The House That Poo Built

Nothing is permanent - certainly not a house of dung.

When I was nine, one of my duties along with my brother and sister on our small farm involved picking up the dung from our three horses.

We shuffled around the fields, shovelling dung into a wheelbarrow. We wheeled each full barrow load to the centre of one field, dumping it in a pile that just grew larger and larger.

During the winter my hands were often so frozen rigid inside my gloves that I couldn’t grip the shovel.

“Why can’t I be in my warm home reading my comics and building with my Lego?” I thought, while kicking loose some frozen horse dung.

One sunny but cold morning my brother, sister and I had the idea of burrowing into the mountain of dung and straw to make a den inside.

We built the lair as miners dig into a mountain. We first dug an entrance and then a small corridor, reinforcing it with a wooden frame to prevent collapsing. We then created a central cavity large enough for the three of us. We kicked out the dung and straw we didn’t need, like a fox digging its den. We reinforced the cavity with more wooden beams and lined the sides with black bin bags. It was a solid structure and surprisingly didn’t smell too bad inside.

It was a cosy space where we played games and read our comics. And when we wanted to hide from our friends, they’d never think to look for us inside a muck heap.

With each barrow load, our den got taller and wider.

Eventually, the mountain of dung and straw rose to over three metres high.

“We’re going to need to burn it now,” my mum said.

“No, no, no, please no. It’ll destroy our den!” we protested.

“But we can cook some potatoes in it while it burns,” she said, trying to ease our pain at losing our precious den.

“Ah, that’s gross,” is all I said.

“Is it any more disgusting than climbing inside a mountain of manure to read and play cards?” she replied.

She drenched the central cavity with some lawnmower fuel and threw a burning rag into the space. After an initial whoosh of flames, smoke slowly rose on the outside of the heap, slowly weaving its way around and through the straw and horse dung. We watched as the heap collapsed into our den.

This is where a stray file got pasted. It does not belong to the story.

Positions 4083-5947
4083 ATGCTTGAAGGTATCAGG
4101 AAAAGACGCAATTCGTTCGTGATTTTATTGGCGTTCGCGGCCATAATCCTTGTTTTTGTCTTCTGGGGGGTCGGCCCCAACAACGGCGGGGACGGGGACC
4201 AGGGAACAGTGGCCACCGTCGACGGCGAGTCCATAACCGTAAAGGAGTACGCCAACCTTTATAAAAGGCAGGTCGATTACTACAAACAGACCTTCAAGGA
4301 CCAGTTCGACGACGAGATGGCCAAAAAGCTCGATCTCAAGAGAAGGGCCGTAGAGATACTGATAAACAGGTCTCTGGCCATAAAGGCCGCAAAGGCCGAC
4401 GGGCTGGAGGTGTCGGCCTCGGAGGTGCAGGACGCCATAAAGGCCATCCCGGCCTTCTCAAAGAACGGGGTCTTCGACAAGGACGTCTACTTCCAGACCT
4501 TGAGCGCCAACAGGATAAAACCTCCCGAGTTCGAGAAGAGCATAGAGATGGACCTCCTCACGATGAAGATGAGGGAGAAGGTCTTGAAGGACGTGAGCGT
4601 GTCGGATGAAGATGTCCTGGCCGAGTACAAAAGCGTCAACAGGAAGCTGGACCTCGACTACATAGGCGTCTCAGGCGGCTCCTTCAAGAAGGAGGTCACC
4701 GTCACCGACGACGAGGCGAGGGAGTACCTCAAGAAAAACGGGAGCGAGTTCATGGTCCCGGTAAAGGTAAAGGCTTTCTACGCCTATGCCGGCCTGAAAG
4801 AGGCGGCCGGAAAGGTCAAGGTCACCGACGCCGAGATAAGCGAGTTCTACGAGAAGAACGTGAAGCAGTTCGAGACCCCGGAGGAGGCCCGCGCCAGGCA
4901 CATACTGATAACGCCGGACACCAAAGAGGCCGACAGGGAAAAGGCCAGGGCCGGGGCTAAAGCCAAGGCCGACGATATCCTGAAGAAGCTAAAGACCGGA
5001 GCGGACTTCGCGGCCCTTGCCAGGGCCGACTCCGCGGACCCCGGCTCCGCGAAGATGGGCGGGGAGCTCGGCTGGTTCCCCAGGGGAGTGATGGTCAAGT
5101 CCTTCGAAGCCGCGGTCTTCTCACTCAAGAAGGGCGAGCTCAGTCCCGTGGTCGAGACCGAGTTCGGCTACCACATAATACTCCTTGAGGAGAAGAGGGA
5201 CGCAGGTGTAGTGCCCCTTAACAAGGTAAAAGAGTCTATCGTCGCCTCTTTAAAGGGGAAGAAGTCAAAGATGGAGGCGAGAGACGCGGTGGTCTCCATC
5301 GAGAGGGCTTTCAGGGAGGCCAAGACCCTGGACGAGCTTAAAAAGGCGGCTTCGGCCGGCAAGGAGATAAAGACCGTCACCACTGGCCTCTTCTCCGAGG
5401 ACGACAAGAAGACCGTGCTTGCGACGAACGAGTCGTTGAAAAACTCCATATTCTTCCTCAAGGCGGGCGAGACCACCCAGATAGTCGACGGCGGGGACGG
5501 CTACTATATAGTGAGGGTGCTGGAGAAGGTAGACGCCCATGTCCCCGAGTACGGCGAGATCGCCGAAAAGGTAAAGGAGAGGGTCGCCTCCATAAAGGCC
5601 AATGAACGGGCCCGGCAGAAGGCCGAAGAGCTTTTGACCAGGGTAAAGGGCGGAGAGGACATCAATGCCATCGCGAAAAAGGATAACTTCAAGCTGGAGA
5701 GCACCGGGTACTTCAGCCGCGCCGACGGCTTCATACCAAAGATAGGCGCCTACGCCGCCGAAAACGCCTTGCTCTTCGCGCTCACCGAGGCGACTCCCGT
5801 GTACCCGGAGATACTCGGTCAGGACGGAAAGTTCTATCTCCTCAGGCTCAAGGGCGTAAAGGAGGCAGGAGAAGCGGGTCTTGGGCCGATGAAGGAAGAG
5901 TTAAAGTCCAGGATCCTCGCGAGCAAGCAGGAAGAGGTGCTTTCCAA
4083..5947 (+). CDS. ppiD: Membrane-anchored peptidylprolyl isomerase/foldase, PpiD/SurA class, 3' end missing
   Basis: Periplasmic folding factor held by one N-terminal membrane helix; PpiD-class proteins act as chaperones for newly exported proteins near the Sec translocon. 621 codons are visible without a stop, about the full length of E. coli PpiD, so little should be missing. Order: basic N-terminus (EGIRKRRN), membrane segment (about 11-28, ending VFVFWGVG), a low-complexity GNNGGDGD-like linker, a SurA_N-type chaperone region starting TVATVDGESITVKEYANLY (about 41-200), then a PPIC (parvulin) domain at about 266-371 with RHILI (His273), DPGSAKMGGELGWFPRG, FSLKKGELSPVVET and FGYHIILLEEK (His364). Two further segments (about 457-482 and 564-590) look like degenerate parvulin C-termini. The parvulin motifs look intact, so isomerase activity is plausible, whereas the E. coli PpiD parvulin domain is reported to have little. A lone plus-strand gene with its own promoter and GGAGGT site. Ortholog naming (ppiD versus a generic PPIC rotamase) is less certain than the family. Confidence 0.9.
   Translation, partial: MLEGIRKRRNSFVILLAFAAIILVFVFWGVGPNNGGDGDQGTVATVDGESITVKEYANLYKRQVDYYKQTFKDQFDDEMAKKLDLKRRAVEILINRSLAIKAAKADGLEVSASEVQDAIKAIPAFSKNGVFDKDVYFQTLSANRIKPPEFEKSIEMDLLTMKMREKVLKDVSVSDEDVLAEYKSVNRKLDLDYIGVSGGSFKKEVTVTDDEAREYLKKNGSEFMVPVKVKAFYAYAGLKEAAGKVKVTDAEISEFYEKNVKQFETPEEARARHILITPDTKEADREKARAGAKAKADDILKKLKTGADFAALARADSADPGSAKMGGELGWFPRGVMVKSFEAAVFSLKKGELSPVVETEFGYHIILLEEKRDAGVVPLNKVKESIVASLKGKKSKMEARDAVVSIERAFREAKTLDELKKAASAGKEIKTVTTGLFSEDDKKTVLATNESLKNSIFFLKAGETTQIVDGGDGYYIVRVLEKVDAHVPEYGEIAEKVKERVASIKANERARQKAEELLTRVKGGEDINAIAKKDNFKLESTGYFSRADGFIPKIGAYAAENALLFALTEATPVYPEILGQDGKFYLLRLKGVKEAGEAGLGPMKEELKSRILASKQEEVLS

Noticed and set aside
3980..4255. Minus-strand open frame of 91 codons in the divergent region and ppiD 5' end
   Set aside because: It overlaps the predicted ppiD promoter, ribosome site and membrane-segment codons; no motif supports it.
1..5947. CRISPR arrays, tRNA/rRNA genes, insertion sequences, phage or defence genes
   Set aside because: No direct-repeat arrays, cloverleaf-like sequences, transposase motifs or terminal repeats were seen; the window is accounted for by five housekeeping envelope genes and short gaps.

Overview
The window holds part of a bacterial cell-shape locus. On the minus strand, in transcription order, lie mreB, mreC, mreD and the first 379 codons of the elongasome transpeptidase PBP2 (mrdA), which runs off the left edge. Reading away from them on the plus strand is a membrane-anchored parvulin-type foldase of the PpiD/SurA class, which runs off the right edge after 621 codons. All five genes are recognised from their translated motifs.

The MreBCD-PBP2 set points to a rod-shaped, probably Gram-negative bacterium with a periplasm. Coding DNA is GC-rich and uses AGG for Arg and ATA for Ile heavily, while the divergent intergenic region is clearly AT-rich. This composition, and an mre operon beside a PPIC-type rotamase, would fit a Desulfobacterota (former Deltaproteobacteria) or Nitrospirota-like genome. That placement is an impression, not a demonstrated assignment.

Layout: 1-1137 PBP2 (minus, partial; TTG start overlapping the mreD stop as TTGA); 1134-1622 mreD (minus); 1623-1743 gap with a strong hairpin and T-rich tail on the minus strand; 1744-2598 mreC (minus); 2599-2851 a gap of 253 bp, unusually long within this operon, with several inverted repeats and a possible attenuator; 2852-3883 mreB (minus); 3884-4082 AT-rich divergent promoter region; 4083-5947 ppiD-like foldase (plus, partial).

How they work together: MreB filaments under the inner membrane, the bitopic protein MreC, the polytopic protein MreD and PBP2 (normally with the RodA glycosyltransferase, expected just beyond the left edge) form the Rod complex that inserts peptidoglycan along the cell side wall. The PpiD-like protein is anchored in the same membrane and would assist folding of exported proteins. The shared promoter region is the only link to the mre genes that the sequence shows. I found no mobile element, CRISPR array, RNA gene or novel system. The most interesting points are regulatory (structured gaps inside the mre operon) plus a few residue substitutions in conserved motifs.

“Ok, it’s time to cook the potatoes,” mum said.

Reluctantly, we wrapped several potatoes in foil and placed them deep inside the smouldering remains of our den, sticking a twig in the side so we could find them later.

Every hour, we returned to the burning muck heap to see if the potatoes were ready. Finally, after four hours, they were soft and smelling delicious. That evening, we tucked into our muck heap-baked potatoes, having already forgotten about the hideaway we’d built and lost.

My mother often told me that nothing is permanent, not people, not things, and certainly not secret dens made from horse muck. And although nothing lasts forever, the sadness when things change in ways we don’t like is usually temporary.

Mum also knew how to cushion the blow of change. Cooking the potatoes as we watched our den burn was a great way to distract us and help us move on. We also learned that I could bake a potato without a kitchen oven.

I believe mum’s wisdom prepared me for dealing with the death of our farm animals and pets, and ultimately, my dad’s death when I was 14 years old.

**We weren’t that crazy to build a den in a muck heap. Dung is an environmentally sustainable construction material that’s cheaper than concrete and has been used to build houses worldwide for thousands of years. Dung also repels mosquitos, makes a stable foundation against natural disasters, acts as a thermal insulator, and is a natural disinfectant.